We have said before that the goal of apologetics is to bring our friends to a real relationship with God through Jesus Christ. Now although there is only one way to God (which we'll look at in a later article), there are many ways to becoming a Christian. The first step is always the grace of God in a person's life, but if we consider how God uses a person's experiences and encounters with other Christians, there are many ways that people can begin their journey to a saving and trusting faith. People may be moved by the Gospel accounts of the life and teaching of Jesus Christ; they may be convinced of the existence of a creator God; they may experience a deep personal awareness of God's reality and call on their life; they may be convinced that Jesus rose from the dead. Each individual has a very different journey to faith.
The death of Jesus on the cross and his resurrection from the dead are two of the key beliefs of Christianity. The resurrection provides God's 'Yes!' to Jesus and all that he had done and taught to his disciples during his earthly ministry. Having accepted that, the Christian life of discipleship follows. At some point, therefore, the sceptic, seeker or the new Christian will need to consider the evidence for the resurrection, 'and if Christ has not been raised, your faith is futile; you are still in your sins' (1 Corinthians 15:17).
how do we know about Jesus?
As we consider the resurrection of Jesus with our friends, the same question comes up as with any question about the life and teaching of Jesus: how do we know that what we read in the Gospels is true? Could these documents be hoaxes, or late documents based on misunderstandings or legendary accounts? What reason do we have for trusting them as reliable accounts of what Jesus did and said?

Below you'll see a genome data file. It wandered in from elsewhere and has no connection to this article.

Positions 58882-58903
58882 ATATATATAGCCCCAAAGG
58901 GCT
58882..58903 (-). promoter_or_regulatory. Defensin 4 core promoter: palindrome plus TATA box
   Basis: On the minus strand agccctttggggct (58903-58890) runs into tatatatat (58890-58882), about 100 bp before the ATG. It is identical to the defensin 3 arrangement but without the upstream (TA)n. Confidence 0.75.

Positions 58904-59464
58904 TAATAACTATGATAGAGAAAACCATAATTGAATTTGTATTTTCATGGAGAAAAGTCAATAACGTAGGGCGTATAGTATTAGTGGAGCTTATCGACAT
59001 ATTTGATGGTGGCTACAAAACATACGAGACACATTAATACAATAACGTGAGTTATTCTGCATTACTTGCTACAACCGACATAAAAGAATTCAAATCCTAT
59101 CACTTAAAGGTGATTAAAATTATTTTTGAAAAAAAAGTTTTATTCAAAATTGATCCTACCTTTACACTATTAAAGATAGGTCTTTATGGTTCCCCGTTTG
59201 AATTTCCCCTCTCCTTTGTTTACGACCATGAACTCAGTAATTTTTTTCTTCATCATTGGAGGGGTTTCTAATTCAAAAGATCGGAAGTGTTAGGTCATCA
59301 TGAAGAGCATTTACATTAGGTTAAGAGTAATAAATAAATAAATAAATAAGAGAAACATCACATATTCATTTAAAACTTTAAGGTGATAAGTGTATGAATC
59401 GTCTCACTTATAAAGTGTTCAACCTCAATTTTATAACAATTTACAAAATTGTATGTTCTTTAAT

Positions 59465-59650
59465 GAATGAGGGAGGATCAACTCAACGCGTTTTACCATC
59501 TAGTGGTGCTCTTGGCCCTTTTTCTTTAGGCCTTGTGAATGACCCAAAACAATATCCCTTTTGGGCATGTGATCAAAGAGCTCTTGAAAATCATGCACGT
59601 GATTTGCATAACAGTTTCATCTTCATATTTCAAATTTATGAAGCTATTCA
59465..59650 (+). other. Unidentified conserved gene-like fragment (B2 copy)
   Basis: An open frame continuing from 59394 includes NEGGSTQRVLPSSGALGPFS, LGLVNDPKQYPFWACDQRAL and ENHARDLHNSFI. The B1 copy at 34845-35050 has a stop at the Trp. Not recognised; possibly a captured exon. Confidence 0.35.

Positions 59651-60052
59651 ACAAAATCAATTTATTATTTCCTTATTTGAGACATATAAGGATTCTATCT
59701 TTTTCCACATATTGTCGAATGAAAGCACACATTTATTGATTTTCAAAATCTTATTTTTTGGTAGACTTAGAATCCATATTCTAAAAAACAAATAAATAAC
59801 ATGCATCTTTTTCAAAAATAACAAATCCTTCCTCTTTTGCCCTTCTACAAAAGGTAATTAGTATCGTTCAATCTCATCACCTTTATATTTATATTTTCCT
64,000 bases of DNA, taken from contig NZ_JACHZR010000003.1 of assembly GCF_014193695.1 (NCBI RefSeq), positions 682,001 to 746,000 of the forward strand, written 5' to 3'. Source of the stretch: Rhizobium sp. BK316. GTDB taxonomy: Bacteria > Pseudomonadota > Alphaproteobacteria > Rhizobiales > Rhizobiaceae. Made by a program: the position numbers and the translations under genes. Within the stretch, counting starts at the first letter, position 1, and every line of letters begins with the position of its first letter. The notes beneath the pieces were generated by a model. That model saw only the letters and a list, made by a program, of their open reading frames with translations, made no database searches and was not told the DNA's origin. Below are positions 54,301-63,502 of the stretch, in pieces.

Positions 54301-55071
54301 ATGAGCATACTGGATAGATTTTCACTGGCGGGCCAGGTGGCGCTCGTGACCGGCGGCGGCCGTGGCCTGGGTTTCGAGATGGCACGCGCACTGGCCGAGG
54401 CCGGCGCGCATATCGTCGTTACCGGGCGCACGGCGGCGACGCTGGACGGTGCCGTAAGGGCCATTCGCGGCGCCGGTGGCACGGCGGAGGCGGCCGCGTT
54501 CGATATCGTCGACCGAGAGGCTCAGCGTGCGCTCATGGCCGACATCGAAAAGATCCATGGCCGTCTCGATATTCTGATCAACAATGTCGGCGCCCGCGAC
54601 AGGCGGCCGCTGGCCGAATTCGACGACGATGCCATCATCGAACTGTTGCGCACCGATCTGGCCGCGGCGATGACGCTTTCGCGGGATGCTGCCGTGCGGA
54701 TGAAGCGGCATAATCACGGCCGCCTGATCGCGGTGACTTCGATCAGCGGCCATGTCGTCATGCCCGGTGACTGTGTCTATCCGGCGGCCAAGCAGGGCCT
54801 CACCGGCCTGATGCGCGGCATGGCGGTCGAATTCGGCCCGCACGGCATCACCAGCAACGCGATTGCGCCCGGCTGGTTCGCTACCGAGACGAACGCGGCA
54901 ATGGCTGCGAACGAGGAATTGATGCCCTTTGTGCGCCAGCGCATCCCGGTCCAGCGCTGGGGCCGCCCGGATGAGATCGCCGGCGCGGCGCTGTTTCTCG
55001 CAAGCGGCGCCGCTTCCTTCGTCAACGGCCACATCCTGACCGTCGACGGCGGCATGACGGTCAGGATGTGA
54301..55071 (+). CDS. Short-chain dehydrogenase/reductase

This is a good question and links in to the question of the authority of Scripture, but is distinct from it. Our initial conversations with friends need only to accept the general historicity and reliability of the Gospels, not their total infallibility or inerrancy. We might move on to discussions on the reliability of the rest of Scripture and on its authority at a later time, but establishing the Gospels as trustworthy historical documents is a good place to start off.
Specialists in many different areas, ranging from ancient history and classics to law and philosophy, have shown how their own discipline confirms the reliability of the Gospels. Some of these started from a sceptical viewpoint, attempting to demonstrate that the Gospels are unreliable, but the evidence and arguments convinced them of the opposite. Some useful resources in this area are listed under further resources, but I would like to consider some ideas from a recent book, written from a different area of expertise.
J Warner Wallace (Jim Wallace) is a cold-case homicide detective, specialising in 'Forensic Statement Analysis' - that is, the scientific analysis of witness statements to determine their truth and reliability. In Cold-Case Christianity, (1) Wallace describes how his sceptical approach had dismissed the Gospels as 'late works of fiction'. (2) Yet when he came to read them, he realised that they could be treated as a 'cold-case', using his area of expertise, which he used on a daily basis in his police work, to determine how reliable the accounts were.
His book describes in detail the forensic principles he used to assess the Gospels, leading to his conclusion: 'The Gospels actually appeared to be ancient eyewitness accounts.' (3) He considers 'four critical areas of concern' to assess a possible eyewitness account:
- Were they even there?
- Have they been honest and accurate?
- Can they be verified?
- Do they have an ulterior motive?
I give one example here but I urge you to read and study Cold-Case Christianity for more - and buy an extra copy to give to a friend.